In re Nine West LBO Securities Litigation, 505 F. Supp. 3d 292, 310–12 (S.D.N.Y. 2020) (holding that directors of an LBO target company could have a fiduciary duty to investigate subsequent events to occur after they would no longer be in office). 

H.B. 2057, § 42 (amending § 1712(a) of the Associations Code).

Id. at § 42 (amending § 1712 of the Associations Code). 

In re Lemington Home for Aged, 659 F.3d 282 (3d Cir. 2011); Eddystone Rail Company, LLC v. Bridger Logistics, LLC, Case No. 17-495, 2020 WL 1233557, at *4 (E.D. Pa. Mar. 12, 2020); In re Bruno, 553 B.R. 280, 286 (Bankr. W.D. Pa. 2016).

H.B. 2057, §§ 42, 44, 51 (amending §§ 1712 and 1717 of the Associations Code and adding §§ 1734 and 1735 to the Associations Code, respectively).

10 Id. at § 80 (amending § 5712 of the Associations Code); id. at § 82 (amending § 5717 of the Associations Code) 

11 Del. Code tit. 8 § 102(b)(7).

12 See H.B. 2057, § 87 (adding § 5733.1(b)–(d) to the Associations Code); id. at § 87 (adding § 5733.2 to the Associations Code).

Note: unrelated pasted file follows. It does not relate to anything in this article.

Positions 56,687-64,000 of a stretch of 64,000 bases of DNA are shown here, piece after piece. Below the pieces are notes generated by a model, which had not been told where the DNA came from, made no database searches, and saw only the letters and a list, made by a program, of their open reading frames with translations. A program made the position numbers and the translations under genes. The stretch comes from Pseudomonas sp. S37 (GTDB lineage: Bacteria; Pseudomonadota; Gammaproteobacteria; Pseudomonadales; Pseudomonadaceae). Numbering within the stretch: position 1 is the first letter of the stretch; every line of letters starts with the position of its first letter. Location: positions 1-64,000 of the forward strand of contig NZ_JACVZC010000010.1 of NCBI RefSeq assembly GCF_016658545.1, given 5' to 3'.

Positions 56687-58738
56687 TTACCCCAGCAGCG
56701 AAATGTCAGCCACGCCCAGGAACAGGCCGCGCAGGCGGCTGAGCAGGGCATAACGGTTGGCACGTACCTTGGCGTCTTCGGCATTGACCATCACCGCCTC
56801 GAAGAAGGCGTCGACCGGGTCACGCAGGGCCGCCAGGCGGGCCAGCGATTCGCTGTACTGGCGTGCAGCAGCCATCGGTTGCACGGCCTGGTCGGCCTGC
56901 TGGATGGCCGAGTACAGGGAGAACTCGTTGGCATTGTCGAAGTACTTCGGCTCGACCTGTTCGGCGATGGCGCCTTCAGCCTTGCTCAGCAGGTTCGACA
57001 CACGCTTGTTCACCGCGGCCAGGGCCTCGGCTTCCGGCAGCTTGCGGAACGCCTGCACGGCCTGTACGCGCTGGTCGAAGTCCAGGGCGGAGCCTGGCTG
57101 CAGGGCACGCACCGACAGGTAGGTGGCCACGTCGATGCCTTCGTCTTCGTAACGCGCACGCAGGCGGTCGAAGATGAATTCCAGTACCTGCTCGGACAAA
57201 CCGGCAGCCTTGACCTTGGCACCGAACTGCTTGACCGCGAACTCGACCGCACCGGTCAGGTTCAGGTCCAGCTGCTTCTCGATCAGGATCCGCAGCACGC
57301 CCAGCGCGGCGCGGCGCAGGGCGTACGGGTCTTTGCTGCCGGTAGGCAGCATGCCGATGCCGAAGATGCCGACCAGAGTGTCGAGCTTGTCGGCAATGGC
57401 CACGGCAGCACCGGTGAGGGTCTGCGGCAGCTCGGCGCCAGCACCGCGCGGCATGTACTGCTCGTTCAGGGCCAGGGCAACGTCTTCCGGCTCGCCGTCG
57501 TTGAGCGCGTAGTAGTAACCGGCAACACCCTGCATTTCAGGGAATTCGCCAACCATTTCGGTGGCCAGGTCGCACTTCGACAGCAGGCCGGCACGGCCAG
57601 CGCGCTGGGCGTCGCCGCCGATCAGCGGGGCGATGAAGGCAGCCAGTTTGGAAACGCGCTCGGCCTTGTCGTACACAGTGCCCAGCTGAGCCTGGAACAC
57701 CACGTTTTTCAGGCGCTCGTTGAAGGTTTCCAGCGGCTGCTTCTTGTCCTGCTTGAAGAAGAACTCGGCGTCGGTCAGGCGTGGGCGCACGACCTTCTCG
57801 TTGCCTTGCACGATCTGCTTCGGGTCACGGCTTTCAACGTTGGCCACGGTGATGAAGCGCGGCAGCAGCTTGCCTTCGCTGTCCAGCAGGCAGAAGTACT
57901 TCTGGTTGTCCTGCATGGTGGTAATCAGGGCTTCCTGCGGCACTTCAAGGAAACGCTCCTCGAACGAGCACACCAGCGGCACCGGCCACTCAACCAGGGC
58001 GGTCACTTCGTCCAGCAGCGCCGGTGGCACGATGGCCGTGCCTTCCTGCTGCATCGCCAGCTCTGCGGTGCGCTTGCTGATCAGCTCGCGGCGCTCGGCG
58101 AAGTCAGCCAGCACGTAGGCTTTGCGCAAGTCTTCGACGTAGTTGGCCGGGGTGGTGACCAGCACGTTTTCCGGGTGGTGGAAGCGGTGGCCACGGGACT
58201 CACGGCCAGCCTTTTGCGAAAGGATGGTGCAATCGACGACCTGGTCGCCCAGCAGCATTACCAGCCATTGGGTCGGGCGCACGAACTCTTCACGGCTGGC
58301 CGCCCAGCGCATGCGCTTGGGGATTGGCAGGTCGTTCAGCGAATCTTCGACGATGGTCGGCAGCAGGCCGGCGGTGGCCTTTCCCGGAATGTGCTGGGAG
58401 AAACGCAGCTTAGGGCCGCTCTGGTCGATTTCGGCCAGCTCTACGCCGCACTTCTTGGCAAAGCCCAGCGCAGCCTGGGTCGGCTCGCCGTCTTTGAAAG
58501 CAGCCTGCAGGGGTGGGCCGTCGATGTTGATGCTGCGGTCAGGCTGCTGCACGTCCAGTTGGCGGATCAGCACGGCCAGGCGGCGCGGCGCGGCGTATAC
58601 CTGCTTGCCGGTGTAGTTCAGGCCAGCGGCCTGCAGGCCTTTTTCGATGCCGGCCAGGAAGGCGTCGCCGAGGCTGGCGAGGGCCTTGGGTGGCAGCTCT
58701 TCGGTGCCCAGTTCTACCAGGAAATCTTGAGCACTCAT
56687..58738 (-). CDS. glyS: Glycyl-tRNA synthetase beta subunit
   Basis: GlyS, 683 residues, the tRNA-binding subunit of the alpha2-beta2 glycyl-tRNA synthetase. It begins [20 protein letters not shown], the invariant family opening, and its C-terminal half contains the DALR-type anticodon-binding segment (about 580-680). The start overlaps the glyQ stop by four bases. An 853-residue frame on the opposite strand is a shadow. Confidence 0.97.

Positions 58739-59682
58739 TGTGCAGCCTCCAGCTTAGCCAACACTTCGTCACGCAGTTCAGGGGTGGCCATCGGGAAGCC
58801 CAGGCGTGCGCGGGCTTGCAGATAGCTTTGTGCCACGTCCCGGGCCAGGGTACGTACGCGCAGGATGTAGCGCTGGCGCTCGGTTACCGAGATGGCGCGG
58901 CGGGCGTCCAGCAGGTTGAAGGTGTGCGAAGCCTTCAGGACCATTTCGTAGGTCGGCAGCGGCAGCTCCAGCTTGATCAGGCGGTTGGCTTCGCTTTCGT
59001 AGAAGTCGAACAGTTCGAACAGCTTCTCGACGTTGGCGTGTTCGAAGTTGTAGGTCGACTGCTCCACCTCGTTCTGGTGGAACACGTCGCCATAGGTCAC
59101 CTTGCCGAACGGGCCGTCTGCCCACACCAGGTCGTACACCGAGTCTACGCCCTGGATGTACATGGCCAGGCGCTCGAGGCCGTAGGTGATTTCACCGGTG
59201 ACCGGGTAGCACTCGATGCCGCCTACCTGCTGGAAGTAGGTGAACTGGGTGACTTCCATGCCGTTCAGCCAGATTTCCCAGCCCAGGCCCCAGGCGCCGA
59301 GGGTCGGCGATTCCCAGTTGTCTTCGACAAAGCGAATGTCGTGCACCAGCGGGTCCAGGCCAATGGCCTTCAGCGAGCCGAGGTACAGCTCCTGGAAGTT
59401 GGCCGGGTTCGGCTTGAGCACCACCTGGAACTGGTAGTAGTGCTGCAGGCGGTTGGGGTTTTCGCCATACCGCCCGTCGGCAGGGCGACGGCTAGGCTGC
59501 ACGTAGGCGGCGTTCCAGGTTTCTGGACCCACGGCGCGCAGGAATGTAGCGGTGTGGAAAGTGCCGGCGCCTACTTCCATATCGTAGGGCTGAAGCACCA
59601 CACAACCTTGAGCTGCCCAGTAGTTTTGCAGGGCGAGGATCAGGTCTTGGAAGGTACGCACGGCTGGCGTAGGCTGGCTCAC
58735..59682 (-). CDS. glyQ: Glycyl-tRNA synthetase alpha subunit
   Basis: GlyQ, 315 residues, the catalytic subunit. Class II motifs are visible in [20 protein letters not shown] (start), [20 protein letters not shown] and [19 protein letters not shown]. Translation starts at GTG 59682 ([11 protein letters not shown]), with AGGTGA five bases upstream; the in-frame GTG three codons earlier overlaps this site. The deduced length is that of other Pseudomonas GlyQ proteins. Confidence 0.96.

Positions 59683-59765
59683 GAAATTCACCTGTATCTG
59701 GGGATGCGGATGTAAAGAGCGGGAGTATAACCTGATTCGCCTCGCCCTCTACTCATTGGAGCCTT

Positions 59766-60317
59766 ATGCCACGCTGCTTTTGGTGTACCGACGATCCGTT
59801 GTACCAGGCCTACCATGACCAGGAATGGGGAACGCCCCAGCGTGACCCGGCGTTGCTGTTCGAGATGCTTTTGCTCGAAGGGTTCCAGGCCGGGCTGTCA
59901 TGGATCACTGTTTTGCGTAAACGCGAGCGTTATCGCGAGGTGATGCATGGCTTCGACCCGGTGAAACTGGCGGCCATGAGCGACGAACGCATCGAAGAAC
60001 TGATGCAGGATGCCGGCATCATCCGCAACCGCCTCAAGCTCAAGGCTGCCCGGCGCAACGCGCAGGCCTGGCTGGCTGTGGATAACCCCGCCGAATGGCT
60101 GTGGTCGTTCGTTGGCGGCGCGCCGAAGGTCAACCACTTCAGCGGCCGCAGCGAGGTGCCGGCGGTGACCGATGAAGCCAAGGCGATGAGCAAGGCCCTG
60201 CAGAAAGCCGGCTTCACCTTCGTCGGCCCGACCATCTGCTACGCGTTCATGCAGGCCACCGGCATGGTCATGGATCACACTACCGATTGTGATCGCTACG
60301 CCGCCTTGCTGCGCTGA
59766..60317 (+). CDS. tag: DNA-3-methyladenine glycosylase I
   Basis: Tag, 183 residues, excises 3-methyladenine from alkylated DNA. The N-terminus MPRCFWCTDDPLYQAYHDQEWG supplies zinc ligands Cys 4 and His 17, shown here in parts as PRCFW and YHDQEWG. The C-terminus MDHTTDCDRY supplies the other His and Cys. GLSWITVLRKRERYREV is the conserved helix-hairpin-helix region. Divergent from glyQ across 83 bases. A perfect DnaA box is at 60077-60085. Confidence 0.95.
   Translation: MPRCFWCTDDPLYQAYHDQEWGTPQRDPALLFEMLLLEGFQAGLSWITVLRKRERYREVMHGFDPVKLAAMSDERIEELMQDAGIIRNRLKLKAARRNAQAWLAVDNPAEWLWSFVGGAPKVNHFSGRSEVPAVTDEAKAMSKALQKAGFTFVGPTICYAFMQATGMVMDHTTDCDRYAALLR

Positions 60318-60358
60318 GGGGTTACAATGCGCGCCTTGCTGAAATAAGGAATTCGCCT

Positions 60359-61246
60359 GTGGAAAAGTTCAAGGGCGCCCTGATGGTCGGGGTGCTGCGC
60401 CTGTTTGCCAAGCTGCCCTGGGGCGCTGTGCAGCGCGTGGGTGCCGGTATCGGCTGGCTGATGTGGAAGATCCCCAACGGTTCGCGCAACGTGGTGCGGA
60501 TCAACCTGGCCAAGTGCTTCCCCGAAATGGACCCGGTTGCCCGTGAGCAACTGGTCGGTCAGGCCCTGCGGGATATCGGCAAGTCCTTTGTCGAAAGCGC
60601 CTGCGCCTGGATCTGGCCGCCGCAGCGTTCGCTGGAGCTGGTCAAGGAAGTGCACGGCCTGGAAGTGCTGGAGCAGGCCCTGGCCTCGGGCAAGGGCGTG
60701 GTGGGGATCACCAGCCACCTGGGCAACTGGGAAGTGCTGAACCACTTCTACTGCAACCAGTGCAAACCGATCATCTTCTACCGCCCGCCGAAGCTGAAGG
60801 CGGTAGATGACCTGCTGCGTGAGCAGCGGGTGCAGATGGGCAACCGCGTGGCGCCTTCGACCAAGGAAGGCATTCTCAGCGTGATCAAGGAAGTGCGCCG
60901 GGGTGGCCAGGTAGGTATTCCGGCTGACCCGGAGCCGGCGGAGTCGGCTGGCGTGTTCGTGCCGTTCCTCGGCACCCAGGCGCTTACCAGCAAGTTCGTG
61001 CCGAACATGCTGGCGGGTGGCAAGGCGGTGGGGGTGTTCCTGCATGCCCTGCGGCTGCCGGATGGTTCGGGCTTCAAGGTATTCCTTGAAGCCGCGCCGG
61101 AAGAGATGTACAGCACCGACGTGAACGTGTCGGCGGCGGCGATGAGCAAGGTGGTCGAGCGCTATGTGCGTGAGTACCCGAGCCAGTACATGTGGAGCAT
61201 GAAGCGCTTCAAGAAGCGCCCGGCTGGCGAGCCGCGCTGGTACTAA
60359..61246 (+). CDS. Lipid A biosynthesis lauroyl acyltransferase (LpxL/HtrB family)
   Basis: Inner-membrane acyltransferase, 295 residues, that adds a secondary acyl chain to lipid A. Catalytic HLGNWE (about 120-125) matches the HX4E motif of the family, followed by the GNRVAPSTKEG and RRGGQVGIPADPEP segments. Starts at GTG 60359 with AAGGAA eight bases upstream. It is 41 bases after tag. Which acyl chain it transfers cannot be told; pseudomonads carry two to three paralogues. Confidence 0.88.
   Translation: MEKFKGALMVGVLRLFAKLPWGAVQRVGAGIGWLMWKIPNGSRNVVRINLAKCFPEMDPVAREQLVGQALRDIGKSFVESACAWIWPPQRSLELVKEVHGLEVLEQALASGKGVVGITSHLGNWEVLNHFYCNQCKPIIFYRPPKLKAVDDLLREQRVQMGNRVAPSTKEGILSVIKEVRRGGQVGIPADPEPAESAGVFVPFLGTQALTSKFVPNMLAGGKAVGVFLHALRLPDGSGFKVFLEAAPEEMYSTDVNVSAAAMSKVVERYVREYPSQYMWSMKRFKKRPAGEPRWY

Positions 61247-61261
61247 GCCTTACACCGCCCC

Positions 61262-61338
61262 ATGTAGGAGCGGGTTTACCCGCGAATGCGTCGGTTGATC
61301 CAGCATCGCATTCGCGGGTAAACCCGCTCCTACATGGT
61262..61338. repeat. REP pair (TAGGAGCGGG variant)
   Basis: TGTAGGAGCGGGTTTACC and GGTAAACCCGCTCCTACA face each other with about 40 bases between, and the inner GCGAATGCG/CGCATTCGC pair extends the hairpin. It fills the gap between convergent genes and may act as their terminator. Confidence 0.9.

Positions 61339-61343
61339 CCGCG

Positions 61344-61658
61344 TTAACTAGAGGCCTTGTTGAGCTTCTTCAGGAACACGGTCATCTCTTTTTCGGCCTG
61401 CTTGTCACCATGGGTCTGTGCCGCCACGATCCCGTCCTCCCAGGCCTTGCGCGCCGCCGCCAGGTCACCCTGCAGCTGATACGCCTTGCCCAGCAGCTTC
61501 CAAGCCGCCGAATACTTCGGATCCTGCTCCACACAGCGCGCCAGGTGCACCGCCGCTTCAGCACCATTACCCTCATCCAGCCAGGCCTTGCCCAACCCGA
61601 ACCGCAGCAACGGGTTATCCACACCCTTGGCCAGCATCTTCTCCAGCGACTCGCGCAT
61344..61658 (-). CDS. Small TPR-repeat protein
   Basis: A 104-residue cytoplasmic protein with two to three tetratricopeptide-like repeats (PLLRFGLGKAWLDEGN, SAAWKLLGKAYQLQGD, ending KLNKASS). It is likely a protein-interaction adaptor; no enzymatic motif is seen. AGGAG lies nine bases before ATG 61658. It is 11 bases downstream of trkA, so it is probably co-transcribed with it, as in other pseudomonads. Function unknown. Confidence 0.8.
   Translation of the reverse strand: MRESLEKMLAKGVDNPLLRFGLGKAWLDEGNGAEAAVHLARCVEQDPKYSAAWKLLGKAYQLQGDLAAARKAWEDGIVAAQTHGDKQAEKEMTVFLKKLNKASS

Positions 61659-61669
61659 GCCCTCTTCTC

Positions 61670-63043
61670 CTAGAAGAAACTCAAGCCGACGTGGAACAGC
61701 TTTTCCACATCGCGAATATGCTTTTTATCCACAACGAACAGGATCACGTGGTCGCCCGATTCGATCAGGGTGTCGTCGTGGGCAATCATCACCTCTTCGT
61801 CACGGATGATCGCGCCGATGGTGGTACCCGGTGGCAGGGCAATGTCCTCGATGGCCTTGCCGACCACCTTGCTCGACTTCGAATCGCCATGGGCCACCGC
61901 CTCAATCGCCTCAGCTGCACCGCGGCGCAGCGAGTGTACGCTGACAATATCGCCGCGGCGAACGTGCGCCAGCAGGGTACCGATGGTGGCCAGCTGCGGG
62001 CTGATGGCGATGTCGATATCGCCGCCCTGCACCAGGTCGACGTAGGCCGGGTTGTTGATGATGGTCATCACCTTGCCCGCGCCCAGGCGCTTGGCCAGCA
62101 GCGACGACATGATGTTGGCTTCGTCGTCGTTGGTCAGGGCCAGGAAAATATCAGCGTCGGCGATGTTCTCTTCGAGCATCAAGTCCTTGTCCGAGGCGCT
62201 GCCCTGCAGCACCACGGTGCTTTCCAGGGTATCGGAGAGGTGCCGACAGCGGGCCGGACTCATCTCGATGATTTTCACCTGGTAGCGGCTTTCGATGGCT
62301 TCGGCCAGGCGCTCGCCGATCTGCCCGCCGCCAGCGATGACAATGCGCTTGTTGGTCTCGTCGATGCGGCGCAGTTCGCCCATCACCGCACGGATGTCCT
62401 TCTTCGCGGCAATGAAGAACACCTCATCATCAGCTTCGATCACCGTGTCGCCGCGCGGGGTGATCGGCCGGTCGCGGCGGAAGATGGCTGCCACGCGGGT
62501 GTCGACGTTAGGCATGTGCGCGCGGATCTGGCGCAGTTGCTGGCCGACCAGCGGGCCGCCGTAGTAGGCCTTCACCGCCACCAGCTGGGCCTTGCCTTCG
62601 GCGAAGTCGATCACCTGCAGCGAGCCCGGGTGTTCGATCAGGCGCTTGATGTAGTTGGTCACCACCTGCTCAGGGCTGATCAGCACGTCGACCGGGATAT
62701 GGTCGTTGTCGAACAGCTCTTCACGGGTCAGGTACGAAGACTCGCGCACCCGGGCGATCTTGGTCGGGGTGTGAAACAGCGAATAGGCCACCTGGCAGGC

13 In re Nine West LBO Securities Litigation, 505 F. Supp. 3d 292, 310–12 (S.D.N.Y. 2020) (holding that directors of an LBO target company could have a fiduciary duty to investigate subsequent events to occur after they would no longer be in office). 

14 H.B. 2057, § 1 (amending § 102 of the Associations Code).

15 15 PA. CONS. STAT. § 1746(b).

16 H.B. 2057, §§ 43, 50 (amending § 1713 of the Associations Code and adding § 1735 to the Associations Code, respectively)

17 See Nine West, 505 F. Supp. 3d at 814.

18 H.B. 2057, §§ 37, 79 (adding §§ 1513(a) and 5513(a) to the Associations Code, respectively).

19 Id. at § 37 (adding § 1513(b) to the Associations Code). 

20 Id. at § 4 (amending § 139(c)(2) of the Associations Code).

21 Id. at § 15 (adding § 321(f) to the Associations Code).

22 Id. at § 47 (amending § 1724 of the Associations Code).

23 Id. at § 48 (adding § 1725(b)(3) to the Associations Code).

24 Id. at § 49 (amending § 1727 of the Associations Code).

25 E.g., id. at § 40 (amending §§ 1704, 1708, 1709 of the Associations Code); id. at § 53 (amending § 1755 of the Associations Code); id. at § 54 (amending §§ 1758, 1763 of the Associations Code); id. at § 60 (amending §§ 2522, 2528 of the Associations Code); id. at § 61 (adding § 2530 to the Associations Code); id. at § 65 (amending § 2561 of the Associations Code).

26 Id. at § 2 (amending § 107(a) of the Associations Code to permit record retention through blockchain technology).